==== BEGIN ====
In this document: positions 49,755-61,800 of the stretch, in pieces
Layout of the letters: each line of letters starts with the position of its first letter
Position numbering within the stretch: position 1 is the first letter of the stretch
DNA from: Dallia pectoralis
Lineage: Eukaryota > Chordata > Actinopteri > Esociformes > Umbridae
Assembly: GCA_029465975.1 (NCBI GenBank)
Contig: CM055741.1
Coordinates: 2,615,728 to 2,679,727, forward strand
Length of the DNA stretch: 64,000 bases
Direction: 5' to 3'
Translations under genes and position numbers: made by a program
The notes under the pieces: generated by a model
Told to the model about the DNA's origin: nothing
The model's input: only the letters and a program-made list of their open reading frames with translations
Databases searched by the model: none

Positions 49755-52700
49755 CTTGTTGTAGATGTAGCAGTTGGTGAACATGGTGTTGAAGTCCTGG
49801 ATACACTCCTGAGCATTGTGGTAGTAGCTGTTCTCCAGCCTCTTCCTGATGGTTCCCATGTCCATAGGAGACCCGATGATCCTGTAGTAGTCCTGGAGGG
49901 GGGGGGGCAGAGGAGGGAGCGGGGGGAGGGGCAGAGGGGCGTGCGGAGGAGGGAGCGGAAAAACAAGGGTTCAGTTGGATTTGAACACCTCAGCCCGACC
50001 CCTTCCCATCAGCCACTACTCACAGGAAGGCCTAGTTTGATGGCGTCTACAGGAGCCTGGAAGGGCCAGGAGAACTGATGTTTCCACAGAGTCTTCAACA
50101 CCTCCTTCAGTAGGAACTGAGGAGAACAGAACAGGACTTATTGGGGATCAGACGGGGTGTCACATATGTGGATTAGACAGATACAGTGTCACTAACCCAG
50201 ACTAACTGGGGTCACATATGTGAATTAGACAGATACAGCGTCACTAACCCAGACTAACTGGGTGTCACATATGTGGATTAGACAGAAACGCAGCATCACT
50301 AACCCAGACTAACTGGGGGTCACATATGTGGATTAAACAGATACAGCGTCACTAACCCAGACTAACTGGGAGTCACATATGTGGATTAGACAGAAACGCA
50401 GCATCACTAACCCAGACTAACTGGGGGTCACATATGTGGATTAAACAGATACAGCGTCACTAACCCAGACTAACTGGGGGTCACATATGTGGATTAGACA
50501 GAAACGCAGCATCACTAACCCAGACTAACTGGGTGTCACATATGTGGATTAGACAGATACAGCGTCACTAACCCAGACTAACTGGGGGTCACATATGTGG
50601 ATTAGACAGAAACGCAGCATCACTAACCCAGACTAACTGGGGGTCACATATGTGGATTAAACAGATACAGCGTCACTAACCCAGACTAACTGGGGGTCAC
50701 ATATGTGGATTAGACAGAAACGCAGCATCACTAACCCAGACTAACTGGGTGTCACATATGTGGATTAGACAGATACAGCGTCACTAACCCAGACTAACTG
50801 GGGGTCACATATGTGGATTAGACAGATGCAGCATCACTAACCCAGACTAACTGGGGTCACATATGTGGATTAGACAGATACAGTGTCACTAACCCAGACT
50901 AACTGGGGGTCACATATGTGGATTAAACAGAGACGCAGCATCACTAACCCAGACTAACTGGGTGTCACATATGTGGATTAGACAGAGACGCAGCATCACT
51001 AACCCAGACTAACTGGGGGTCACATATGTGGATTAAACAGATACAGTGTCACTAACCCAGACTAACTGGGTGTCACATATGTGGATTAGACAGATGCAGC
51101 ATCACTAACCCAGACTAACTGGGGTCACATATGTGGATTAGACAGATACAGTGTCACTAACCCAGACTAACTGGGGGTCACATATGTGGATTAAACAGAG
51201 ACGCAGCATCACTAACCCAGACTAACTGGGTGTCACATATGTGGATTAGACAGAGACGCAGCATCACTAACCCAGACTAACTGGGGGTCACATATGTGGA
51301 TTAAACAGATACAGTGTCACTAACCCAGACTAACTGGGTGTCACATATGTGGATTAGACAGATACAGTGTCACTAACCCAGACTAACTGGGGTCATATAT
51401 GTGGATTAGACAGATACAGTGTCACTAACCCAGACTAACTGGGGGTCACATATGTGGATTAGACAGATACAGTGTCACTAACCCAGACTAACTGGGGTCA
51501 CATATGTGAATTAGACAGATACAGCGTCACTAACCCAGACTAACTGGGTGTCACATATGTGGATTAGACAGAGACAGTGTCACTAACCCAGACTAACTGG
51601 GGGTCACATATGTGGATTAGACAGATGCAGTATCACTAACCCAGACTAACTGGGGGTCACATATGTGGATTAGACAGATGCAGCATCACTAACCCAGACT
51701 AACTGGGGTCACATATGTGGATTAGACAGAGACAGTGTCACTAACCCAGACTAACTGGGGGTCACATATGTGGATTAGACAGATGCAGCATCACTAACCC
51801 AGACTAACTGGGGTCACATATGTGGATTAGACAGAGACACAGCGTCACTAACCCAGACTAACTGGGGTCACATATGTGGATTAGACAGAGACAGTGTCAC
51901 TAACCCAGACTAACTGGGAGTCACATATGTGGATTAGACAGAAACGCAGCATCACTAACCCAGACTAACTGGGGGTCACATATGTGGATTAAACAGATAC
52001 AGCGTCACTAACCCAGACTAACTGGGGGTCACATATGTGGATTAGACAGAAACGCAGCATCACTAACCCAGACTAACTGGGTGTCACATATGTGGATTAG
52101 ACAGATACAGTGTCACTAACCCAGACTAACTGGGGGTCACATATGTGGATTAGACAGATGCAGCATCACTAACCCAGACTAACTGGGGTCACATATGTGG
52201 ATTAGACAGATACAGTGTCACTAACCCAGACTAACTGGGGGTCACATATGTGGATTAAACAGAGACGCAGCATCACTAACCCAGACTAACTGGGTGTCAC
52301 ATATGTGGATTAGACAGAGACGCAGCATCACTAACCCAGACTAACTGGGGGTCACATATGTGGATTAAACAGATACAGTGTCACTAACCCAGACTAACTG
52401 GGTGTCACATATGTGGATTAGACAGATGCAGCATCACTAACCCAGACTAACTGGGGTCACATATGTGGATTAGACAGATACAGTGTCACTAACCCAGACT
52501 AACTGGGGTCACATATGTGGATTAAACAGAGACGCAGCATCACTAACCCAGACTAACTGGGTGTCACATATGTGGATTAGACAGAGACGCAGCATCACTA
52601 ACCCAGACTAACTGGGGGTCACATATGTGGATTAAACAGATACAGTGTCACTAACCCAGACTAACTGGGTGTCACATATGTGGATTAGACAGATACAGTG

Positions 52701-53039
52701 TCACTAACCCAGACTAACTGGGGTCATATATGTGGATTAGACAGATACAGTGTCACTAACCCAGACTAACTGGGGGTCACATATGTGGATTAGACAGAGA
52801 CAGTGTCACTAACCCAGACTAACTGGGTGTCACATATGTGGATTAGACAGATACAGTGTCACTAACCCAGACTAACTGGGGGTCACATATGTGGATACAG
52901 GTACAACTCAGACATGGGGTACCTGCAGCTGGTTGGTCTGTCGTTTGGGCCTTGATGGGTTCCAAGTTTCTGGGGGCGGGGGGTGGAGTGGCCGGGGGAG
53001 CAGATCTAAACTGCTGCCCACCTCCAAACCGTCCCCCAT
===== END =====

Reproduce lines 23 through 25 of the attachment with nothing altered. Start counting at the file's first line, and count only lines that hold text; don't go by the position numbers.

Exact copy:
50301 AACCCAGACTAACTGGGGGTCACATATGTGGATTAAACAGATACAGCGTCACTAACCCAGACTAACTGGGAGTCACATATGTGGATTAGACAGAAACGCA
50401 GCATCACTAACCCAGACTAACTGGGGGTCACATATGTGGATTAAACAGATACAGCGTCACTAACCCAGACTAACTGGGGGTCACATATGTGGATTAGACA
50501 GAAACGCAGCATCACTAACCCAGACTAACTGGGTGTCACATATGTGGATTAGACAGATACAGCGTCACTAACCCAGACTAACTGGGGGTCACATATGTGG